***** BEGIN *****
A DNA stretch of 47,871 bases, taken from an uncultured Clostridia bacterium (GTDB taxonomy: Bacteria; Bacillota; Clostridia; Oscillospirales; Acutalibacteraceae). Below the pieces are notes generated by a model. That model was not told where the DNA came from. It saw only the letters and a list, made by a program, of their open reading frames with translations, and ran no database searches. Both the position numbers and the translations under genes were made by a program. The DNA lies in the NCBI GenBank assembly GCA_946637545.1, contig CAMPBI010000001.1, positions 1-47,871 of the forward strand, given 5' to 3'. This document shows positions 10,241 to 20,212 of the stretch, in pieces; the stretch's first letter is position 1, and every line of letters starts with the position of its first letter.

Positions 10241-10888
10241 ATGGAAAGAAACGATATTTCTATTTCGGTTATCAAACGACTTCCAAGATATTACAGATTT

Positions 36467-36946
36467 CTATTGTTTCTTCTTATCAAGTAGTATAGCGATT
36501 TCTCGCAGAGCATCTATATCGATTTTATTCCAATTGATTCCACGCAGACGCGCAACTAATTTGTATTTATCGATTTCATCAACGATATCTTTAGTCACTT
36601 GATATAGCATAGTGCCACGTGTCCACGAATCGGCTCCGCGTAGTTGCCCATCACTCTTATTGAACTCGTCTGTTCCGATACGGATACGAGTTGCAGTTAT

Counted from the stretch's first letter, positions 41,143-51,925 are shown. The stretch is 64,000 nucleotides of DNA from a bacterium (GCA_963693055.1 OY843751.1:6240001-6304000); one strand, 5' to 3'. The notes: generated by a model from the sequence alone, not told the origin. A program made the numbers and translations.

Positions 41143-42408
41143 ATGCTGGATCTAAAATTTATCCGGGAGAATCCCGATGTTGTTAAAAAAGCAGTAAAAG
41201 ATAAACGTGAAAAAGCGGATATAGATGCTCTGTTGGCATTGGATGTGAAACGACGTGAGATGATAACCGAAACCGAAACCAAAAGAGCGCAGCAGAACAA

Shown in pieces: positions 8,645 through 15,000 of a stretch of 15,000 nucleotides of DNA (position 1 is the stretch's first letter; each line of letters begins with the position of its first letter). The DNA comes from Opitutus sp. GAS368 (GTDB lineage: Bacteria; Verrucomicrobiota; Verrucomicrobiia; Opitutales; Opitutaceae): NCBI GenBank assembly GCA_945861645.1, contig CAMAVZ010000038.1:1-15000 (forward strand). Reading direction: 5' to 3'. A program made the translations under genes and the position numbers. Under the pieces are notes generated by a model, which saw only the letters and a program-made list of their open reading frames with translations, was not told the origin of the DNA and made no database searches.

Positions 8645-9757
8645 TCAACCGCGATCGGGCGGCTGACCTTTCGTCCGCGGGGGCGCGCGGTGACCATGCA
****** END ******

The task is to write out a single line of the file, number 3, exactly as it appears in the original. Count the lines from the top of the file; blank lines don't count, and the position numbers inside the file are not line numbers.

10241 ATGGAAAGAAACGATATTTCTATTTCGGTTATCAAACGACTTCCAAGATATTACAGATTT